Results from 2 longitudinal cohort studies conducted in South Korea indicate a significantly increased risk for depression among patients with rheumatoid arthritis (RA), with women and those >30 years of age displaying the highest rates. This is according to an article published in Rheumatology.
Investigators abstracted data from the Korean Health Insurance Review and Assessment Service – National Sample Cohort (HIRA-NSC) from the years 2002-2013. The HIRA-NSC is a population-based cohort established by the National Health Insurance Service of South Korea. HIRA-NSC queries demographics, health, and diagnostic data from >1 million individuals randomly selected from South Korea’s National Health Insurance Database.
The present analyses included data from 114,369,638 medical claims filed by 1,125,691 patients. Patients with depression and/or RA were identified through their respective International Statistical Classification of Diseases version 10 (ICD-10) codes. Two studies were designed. Study I matched patients with depression 1:4 with cohort members without depression. Study matched patients with RA 1:4 with cohort members without RA. Matching in both studies was performed for age group, sex, income bracket, and region of residence. Cox proportional hazards models were used to calculate hazard ratios (HRs) for depression and RA in each study. HR calculations were adjusted for number of comorbidities.
Study I enrolled a total of 38,087 patients with depression and 152,348 individuals in a control group. A greater proportion of the patients with depression (n=1260; 0.7%) had a diagnosis of RA compared with the control group (n=883; 0.6%) (P =.02). However, the HR for RA was not significantly elevated in the depression group compared with the control group.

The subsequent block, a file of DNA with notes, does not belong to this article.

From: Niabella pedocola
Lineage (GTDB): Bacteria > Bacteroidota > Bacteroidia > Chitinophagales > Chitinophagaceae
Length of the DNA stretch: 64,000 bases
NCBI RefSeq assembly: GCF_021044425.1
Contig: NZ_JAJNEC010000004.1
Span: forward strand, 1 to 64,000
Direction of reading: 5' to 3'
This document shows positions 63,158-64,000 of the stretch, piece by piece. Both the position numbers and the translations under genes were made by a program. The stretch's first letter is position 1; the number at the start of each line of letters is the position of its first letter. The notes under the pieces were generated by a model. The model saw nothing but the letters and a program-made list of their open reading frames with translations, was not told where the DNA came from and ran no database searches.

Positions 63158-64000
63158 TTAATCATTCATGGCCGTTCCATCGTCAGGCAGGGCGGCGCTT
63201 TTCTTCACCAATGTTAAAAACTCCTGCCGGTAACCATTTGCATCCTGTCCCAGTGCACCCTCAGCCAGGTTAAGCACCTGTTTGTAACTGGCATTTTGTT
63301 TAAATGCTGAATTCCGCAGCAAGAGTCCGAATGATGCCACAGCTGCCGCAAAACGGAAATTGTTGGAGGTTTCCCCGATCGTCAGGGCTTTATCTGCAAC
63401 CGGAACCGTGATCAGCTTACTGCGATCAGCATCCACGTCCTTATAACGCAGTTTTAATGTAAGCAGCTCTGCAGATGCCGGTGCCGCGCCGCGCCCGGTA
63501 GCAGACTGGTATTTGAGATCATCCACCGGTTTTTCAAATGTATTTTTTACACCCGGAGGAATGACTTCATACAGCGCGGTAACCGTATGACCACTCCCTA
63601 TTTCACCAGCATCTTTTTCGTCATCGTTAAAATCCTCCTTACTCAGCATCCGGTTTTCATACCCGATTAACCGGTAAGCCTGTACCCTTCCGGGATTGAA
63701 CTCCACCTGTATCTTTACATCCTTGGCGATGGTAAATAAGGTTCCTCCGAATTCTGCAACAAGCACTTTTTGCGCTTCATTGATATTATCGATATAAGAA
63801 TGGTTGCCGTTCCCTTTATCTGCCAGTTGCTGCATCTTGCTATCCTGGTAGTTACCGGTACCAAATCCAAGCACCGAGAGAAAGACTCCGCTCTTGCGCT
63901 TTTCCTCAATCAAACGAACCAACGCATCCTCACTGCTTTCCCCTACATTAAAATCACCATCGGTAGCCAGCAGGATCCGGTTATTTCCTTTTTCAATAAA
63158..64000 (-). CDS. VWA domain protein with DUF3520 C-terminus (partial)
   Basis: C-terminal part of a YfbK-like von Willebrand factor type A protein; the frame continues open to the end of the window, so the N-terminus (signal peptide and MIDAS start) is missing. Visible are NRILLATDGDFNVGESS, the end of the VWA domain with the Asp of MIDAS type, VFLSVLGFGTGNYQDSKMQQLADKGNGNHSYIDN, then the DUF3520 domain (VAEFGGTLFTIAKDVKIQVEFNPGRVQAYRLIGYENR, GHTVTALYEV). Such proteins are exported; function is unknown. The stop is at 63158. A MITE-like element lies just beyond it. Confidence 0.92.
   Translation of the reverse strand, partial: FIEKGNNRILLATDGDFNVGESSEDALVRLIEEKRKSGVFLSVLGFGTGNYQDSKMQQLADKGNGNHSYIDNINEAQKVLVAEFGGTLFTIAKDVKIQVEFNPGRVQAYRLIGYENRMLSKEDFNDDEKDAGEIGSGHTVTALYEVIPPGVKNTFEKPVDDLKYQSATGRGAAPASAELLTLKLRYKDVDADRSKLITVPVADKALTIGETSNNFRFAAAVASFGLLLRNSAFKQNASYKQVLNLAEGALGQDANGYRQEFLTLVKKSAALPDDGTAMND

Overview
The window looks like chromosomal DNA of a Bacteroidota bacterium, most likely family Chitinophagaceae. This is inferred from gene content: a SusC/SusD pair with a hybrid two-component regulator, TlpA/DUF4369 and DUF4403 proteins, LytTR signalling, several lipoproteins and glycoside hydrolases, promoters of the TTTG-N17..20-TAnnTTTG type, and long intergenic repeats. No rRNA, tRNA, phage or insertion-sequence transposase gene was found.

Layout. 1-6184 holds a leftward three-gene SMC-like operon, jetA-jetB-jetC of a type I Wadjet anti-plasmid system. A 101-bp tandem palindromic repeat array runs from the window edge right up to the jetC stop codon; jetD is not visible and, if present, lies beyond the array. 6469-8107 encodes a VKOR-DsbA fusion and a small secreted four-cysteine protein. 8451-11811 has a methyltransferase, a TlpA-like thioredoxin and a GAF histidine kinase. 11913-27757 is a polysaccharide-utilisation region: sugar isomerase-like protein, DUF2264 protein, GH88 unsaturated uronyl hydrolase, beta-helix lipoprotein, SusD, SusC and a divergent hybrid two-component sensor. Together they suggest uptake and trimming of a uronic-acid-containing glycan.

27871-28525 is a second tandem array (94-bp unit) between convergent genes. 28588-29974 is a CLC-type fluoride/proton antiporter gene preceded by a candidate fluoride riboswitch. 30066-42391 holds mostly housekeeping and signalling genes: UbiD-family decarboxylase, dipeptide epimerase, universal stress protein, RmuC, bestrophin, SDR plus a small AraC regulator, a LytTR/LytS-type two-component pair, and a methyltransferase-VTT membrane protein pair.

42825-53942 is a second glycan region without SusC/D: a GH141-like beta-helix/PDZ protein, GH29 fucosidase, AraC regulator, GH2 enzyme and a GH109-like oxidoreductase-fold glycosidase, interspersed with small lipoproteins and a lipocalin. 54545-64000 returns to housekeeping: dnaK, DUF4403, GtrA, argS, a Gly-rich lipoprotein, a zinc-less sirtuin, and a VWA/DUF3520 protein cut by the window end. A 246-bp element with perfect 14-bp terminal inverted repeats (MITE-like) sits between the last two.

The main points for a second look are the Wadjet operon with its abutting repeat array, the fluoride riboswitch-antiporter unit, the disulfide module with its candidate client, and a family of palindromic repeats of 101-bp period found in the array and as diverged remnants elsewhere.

Study II enrolled a total of 7385 patients with RA and 29,540 individuals in a control group, of whom 408 (5.5%) and 1246 (4.3%) had a diagnosis of depression, respectively (P <.001). Patients with RA had significantly increased risk for depression compared to those in the control group without RA (HR, 1.20; 95% CI, 1.07-1.34; P =.002). In subgroup analyses, patients with RA over 30 years of age had the greatest HRs for depression compared with their control subgroups.
Specifically, patients with RA aged 30-59 years (HR, 1.17; 95% CI, 1.01-1.36; P =.036) and patients ≥60 years (HR, 1.29; 95% CI, 1.08-1.55; P =.006) had significantly elevated risk for depression compared to controls in the same age brackets. Women with RA, unlike men, also displayed significantly higher depression risk compared with controls of the same gender (HR, 1.19; 95%, 1.05-1.35; P =.006).
These results suggest that while RA increases the risk for depression, this association is not bidirectional. Women with RA and patients >30 years were particularly susceptible to depression. Of note, data on RA and depression severity were not available, nor were data on smoking, alcohol consumption, or physical activity. As such, analyses may not have accounted for all possible factors contributing to depression. Even so, the elevated HRs for depression observed among RA subgroups emphasize the need for mental health care access for patients with RA.
Kim SY, Chanyang M, Oh DJ, Choi HG. Association between depression and rheumatoid arthritis: two longitudinal follow-up studies using a national sample cohort [published online November 19, 2019]. Rheumatology (Oxford). doi:10.1093/rheumatology/kez559